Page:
In keeping with the region, leftover Calabacitas contribute to superb versions of quesadillas, tostadas and Huevos Ranchero.

Just another snowflake…

Calabacitas with Fresh Hatch Chilis



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a taste of texas

September 5th, 2012

A few weeks ago I was standing next to my cousin Larry, admiring the Texas twilight as it settled onto the hill country in its varied lavender hues, with the lingering aromas still wafting up from the wood-fired pit-box where he had supremely roasted an array of meats for a remarkable group of relatives and friends.  Larry solemnly stoked a thick Cuban cigar, and occasionally I’d tweak his happy body and demand a smoky exhalation directed in my direction.

Those four days in Texas only whetted my appetite for its cuisine and the second thing I did upon returning home was to haul out the smoker, the little grill, the bean pot and the tortilla press.  I had one thing in mind – a perfect pork taco — and if that meant 12 hours of smoking, grilling, griddling and simmering, so be it.  As the rosy-green twilight brightened in the Northeast Boondocks sky, I demolished that single taco in four rapid bites.

The next morning I was looking down the gun barrel at eight pounds of smoked and pulled pork shoulder, a half-gallon of Frijoles Charros, a pint of Fire-roasted Salsa and an absurdly large stack of freshly-pressed corn tortillas.  What’s a girl to do?  Process, pack, stow and invent.  Hence came new renditions of Cuban Sandwiches, Migas Sabrosas, and Chili Rellenos, utilizing that unctuous pork, savory pintos and divine salsa.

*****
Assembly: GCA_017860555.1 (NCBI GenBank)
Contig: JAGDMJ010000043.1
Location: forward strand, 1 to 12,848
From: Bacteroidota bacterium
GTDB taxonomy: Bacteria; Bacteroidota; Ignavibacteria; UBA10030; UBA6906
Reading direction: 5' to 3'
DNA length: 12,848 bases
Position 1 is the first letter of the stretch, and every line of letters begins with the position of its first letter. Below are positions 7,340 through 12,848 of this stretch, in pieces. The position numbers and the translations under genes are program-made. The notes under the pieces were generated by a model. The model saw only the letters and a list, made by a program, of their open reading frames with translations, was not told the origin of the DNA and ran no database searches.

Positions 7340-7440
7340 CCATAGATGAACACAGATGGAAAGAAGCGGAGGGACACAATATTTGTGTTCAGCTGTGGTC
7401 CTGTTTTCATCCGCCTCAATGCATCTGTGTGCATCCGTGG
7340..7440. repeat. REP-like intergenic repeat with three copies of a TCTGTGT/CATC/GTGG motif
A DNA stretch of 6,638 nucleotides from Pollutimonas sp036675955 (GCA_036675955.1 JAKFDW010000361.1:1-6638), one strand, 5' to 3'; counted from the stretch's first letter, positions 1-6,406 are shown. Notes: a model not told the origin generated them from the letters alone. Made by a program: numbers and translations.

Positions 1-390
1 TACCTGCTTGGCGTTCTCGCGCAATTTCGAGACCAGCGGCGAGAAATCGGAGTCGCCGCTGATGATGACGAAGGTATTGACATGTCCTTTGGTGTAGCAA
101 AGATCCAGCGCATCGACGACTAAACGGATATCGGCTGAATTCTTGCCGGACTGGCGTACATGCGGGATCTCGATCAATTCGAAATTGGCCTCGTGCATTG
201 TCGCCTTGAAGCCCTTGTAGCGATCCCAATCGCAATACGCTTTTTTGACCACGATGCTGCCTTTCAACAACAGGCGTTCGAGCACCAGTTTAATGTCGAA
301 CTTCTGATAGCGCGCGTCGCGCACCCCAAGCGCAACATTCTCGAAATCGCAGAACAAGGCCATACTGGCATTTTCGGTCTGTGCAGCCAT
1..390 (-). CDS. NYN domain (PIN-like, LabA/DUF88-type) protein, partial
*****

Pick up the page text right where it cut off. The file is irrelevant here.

It’s been two weeks now and it’s still not possible to run out of ideas, so for dinner tonight we happily munched down on Fresh Corn and Scallion Pancakes topped with the endless Smoked Pork Shoulder, some baby potatoes parboiled and seared in butter for a crispy crust, along with a throw of straight-from-the-garden green beans, flash steamed with spring water and sea salt.

That event in Texas was a tribute to my mother’s younger brother Chas, generously hosted by his children and their families.  I insist still that roving satellites recorded an unusual golden glow over the backyard of that house in the hill country that night and it would be the love and the joy and, never forget, the food, that made that glow we lucky attendees shall remain warm in for a good while to come.

Fresh Corn and Scallion Pancake with Smoked Pork